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  • Emma Hallett

How do you know if you are fit to drive?

Lots of people seem to be ill at the moment so it put me in mind of the part of the National Standards for Driving that talks about being fit to drive - but what does this really mean?

Physical health

We all get ill from time to time and it’s not that we can’t drive as soon as we get the sniffles but we need to think about how our physical health affects our ability to drive safely. Reaction times will be affected if you are tired, if you have a headache or a cold as well as with more serious health conditions. If you have taken medication to relieve symptoms does this cause drowsiness? Do you need to change your route? Do you need to postpone any long journeys? Can you take an alternative mode of transport? At the very least think about driving slower and leaving extra space. It is your responsibility to check that you are capable of driving every time you get behind the wheel.

Long term conditions

Obviously if you have a long term health condition this may need to be reported to the DVLA and may mean you are given a restricted licence or prevented from driving (see separate post). If you are living with a long term condition you may find there are some days when you struggle and others when you feel well. You will know how your condition affects you but you need to be honest with yourself and only drive on the days when you are well enough.

Emotional wellbeing

There may be times when you are struggling with your mental health or even just feeling stressed. What can you do before you set off to ensure you are fit to drive? Could you allow extra time or take an easier route so the stress doesn’t build up during the journey? It is possible to take an alternative mode of transport? Could you minimise distractions in the car so you can concentrate more easily? Emotional distractions can be just as serious as physical ones when you are behind the wheel. Even when you are a confident and experienced driver driving should still be given all your attention.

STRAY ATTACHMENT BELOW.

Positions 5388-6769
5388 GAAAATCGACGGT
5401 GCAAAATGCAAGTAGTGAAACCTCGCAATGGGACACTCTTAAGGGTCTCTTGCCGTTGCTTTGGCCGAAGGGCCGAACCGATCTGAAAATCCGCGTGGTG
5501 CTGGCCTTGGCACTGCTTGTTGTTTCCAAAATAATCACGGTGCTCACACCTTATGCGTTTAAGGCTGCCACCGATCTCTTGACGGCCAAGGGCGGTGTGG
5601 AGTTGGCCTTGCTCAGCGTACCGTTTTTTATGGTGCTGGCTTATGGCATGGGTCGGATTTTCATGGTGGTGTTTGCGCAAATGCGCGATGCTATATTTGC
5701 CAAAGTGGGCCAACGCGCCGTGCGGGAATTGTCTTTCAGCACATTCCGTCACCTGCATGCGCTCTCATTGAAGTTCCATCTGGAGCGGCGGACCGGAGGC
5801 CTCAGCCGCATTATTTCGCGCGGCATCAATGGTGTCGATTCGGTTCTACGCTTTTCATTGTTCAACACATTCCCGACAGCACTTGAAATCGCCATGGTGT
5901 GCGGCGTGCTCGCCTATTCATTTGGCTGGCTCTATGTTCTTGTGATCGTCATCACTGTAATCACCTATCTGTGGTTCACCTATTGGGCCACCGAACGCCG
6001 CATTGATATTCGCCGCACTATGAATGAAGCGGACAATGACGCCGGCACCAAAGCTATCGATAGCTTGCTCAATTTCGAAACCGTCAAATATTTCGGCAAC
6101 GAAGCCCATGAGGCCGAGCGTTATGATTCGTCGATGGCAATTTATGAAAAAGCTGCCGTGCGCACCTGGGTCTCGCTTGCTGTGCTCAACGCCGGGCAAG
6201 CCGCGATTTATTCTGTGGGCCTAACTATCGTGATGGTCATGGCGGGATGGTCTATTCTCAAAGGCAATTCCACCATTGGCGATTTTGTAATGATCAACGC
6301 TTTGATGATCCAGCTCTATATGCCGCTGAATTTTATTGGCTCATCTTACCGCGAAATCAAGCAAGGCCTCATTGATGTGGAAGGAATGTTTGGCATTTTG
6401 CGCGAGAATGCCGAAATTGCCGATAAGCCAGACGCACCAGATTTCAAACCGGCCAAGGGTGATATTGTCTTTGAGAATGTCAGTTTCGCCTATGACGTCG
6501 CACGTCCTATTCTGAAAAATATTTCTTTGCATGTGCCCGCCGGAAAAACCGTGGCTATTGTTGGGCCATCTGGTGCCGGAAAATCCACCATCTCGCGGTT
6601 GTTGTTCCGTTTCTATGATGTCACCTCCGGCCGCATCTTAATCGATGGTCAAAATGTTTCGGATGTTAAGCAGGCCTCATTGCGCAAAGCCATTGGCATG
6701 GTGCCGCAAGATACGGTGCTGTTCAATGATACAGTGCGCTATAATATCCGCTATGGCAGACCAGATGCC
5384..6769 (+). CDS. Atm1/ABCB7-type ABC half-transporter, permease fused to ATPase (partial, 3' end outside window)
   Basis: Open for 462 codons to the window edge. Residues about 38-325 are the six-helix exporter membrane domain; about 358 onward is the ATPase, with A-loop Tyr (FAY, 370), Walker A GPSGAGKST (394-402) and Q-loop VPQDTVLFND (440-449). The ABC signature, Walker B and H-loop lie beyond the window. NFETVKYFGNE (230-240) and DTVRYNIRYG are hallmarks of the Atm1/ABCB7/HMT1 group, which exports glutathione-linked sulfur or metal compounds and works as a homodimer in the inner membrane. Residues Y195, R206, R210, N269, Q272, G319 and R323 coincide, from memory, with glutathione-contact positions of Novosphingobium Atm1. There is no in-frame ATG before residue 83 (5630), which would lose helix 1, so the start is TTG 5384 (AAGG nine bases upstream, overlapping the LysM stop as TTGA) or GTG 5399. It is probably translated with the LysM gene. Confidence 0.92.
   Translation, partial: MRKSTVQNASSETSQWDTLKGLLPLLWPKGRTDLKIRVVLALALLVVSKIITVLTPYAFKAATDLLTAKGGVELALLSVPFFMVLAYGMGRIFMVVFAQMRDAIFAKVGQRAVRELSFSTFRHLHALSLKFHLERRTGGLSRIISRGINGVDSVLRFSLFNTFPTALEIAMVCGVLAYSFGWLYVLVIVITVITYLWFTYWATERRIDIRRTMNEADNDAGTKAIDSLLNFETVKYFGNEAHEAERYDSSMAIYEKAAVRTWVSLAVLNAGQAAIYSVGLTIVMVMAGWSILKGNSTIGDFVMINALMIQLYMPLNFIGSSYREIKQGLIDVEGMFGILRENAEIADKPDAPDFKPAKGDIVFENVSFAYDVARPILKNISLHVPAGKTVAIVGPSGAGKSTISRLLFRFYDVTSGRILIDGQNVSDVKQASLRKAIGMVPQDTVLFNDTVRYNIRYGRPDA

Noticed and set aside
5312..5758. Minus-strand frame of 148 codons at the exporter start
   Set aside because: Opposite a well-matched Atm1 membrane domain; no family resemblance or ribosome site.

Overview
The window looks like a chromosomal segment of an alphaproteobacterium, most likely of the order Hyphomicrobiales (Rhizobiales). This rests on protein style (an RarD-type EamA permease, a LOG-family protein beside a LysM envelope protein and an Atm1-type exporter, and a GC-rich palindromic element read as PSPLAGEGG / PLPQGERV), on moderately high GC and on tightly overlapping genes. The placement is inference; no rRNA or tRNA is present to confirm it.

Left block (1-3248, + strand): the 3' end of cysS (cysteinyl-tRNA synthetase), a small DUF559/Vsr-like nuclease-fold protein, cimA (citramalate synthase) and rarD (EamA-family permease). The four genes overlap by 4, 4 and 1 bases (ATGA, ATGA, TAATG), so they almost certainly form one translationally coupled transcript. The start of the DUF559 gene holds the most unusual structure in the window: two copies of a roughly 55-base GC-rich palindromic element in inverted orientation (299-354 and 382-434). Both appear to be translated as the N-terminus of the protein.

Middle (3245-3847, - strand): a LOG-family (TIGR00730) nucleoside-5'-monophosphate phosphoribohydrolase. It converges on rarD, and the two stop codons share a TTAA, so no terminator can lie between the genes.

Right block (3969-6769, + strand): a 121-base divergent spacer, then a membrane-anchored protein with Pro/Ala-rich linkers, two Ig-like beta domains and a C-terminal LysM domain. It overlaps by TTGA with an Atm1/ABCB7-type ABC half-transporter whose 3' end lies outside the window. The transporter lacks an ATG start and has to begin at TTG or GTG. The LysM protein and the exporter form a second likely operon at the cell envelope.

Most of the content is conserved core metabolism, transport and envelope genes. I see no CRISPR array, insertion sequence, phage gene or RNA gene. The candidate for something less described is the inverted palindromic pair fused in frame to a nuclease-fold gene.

Prescription and over the counter medications sometimes come with warnings about driving so always read the leaflet to check you are safe to drive. It is illegal to drive with certain prescribed medications in your system so check with your doctor or pharmacist if you are unsure. Obviously illegal drugs and driving are a bad idea and the police can test at the roadside for some drugs. There is a drink drive limit of 35 micrograms of alcohol in 100 millilitres of breath or 80 milligrams of alcohol per 100 millilitres of blood in England which theoretically means you can have some alcohol in your system and be legal. However, it’s very difficult to work out how much you can drink and still be legal. Even a small amount of alcohol will affect your ability to drive safely and the affects can last much longer than you may think. If you are driving the safest thing to do it not to drink at all.

So what’s the best way to make sure you are fit to drive? Every time before you start the engine think carefully about how you are feeling and whether anything might affect your ability to drive safely. Well before you plan to drive think about whether you might need extra time or whether you should really have a drink. If you’re not sure, it’s best not to drive. Most importantly, be honest with yourself!

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